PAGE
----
The many dangers of feeding wildlife | Guest Column

Sure, they
Sure, they're cute. But resist the urge to feed them. A fed wild animal is a dead wild animal, according to Wolf Hollow Wildlife Rehabilitation Center.
— image credit: Fox photo by Michael Cohen. Fawn and raccoon photos by Wolf Hollow staff

The many dangers of feeding wildlife


“Oh, it is so cute! I’ve got to give it a cookie.”

It’s Baby Season. Deer fawns, fox kits, raccoon kits and other cute little wild babies are out there and people just can’t resist the temptation to feed them.

Some folks assume that a baby on its own must be hungry and they should “take care of it,” while others use food to tempt a youngster closer to get a good photo. Either way, it is not good news for the young wild animal.

I have heard people say, “I’m not doing any harm. I only gave it one cookie.” But that doesn’t take into account the person who offered the little creature potato chips half an hour earlier, and the family who will offer it peanut butter sandwiches that afternoon. Before you know it, the lesson has been repeated 20 times and the little animal has been taught a bad habit that could get it into serious trouble.

Examples of this on San Juan Island are Red Fox kits. There are several places where dens are in culverts or open areas close to roads, so the kits are visible to passers-by.

By this time of year, the kits are old enough to come out to play outside the entrance to the den. They should be playing with siblings, learning how to eat the mice and voles that Mom and Dad bring home for dinner, then, over the next few weeks, accompanying them to learn how to hunt. Instead, they discover that these funny-looking two-legged creatures will hand out all kinds of food and all you have to do is sit there and look cute — easy!

But what happens later when they are no longer cute little babies? A fox walks boldly up to someone expecting food. The people panic. The fox is being “aggressive.” They leap to the wrong conclusion that it must be starving or rabid! The end result is an animal that is labeled a pest and a danger to people and must be “got rid of.”

Even if this doesn’t happen, when summer comes to an end and there are fewer visitors around, the steady supply of tidbits disappears. This is the time of year when young foxes should be leaving their parents and moving out on their own, but how are they going to survive if they missed out on the important hunting lessons?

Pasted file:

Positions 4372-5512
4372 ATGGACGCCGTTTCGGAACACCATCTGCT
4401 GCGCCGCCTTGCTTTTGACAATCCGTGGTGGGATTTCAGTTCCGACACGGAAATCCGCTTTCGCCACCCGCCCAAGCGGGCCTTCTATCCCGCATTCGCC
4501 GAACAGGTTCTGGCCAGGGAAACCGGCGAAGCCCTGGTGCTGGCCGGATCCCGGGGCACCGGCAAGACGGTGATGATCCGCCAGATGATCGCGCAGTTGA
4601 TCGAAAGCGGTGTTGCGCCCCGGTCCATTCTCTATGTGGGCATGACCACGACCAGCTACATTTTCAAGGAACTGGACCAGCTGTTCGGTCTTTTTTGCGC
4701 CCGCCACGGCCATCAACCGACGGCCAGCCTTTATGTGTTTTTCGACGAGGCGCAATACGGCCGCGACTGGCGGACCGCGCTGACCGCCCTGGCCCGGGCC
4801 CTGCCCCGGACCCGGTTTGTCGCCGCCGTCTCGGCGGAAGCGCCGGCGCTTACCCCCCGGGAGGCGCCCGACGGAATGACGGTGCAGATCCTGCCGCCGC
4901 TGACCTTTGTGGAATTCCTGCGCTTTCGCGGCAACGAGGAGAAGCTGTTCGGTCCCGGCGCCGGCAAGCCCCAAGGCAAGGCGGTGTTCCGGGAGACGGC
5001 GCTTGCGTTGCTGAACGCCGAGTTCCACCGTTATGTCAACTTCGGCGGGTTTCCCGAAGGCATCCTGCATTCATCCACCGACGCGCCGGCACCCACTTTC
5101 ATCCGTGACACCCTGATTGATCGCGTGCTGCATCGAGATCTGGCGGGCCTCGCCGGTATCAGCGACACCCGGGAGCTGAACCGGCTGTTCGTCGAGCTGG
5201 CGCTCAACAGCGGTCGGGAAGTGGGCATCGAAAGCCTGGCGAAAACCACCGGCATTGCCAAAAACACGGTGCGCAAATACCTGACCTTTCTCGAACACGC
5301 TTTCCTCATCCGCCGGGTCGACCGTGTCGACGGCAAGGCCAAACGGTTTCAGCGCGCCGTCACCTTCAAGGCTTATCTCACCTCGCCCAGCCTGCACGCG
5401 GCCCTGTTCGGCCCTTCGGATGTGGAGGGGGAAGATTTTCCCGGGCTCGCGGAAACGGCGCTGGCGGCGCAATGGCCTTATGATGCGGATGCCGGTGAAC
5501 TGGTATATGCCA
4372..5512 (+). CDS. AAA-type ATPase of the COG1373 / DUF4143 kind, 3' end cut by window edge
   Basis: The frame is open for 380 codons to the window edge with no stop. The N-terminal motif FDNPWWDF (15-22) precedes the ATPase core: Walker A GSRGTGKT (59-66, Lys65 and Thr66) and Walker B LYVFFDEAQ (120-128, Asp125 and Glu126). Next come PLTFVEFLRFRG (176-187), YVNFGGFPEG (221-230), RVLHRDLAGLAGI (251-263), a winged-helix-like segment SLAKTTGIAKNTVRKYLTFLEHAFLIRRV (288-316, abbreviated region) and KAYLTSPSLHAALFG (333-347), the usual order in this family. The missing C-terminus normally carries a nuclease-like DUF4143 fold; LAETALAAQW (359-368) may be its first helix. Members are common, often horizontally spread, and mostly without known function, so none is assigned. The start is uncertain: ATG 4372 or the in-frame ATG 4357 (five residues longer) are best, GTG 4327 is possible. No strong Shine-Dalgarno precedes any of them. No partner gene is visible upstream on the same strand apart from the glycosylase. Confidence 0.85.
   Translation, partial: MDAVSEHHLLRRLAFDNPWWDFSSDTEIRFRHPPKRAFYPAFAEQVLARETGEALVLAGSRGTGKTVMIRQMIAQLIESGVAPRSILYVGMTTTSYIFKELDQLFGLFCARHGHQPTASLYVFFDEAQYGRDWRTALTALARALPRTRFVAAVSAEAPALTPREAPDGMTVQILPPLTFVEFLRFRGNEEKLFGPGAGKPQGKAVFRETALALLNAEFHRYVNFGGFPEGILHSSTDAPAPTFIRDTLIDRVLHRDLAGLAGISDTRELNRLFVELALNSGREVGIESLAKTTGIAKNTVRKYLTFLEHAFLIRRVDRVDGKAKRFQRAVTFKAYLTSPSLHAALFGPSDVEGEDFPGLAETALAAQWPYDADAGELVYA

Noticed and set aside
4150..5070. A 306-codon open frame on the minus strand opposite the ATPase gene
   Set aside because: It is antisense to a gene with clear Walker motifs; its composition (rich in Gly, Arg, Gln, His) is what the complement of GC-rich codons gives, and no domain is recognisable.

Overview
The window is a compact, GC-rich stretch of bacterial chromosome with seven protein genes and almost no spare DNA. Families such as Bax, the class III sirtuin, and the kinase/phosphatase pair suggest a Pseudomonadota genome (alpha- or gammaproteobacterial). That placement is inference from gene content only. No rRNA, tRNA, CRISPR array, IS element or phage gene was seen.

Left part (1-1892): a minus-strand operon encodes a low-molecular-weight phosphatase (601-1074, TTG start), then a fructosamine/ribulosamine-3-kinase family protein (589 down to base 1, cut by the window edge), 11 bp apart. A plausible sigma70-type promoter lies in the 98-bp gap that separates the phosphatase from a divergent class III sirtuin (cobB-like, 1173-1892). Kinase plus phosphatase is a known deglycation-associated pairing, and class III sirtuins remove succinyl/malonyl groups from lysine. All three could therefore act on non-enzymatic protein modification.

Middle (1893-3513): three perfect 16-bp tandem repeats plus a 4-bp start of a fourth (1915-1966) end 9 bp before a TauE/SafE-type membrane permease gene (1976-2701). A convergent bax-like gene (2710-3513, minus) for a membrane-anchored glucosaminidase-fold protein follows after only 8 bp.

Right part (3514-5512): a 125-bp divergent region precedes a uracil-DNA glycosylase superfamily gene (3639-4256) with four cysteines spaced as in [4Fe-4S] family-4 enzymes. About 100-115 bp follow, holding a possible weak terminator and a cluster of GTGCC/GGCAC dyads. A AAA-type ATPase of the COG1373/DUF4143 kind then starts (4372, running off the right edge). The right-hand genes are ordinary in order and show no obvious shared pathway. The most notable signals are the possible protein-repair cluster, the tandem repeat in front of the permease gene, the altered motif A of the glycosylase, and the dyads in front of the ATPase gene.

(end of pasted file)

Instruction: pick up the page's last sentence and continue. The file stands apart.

Feeding wildlife has its worst effect on young animals because they learn to rely on people for food rather than learning to forage on their own, but, regular feeding that encourages adult animals to come close to people can set them up for serious problems in the future too.

Here are some reasons why feeding wildlife can be harmful:

— Unnatural foods can lead to health problems.

— Feeding by people can be unreliable. They provide food daily for months, then go on vacation or move house — then what?

— Fed animals lose their wariness of people and are then blamed for being pests.

— Tame animals are easy targets for people who want to harm them.

— Overpopulation in one area — if animals are fed regularly and long term, youngsters may stay around rather than moving away to establish their own home territory.

The issue of feeding wildlife is anything but black and white. It is generally considered acceptable to put out feeders for songbirds, so why not feed deer or raccoons? The main question is, how will feeding change an animal’s behavior, particularly its interactions with people?

As an example, throwing windfall apples over the orchard fence for the deer a couple of times in fall is unlikely to cause problems, but encouraging a cute little yearling buck to come up and take apple slices from your fingers each morning is storing up all kinds of trouble. Imagine that buck a couple of years from now, fully grown, with a full set of antlers, demanding his apples NOW!

So do the cute little fox, raccoon and deer a big favor. DON’T GIVE IT A COOKIE!

— Shona Aitken is education coordinator for Wolf Hollow Wildlife Rehabilitation Center. Contact her at 378-5000, or saitken@wolfhollowwildlife.org.

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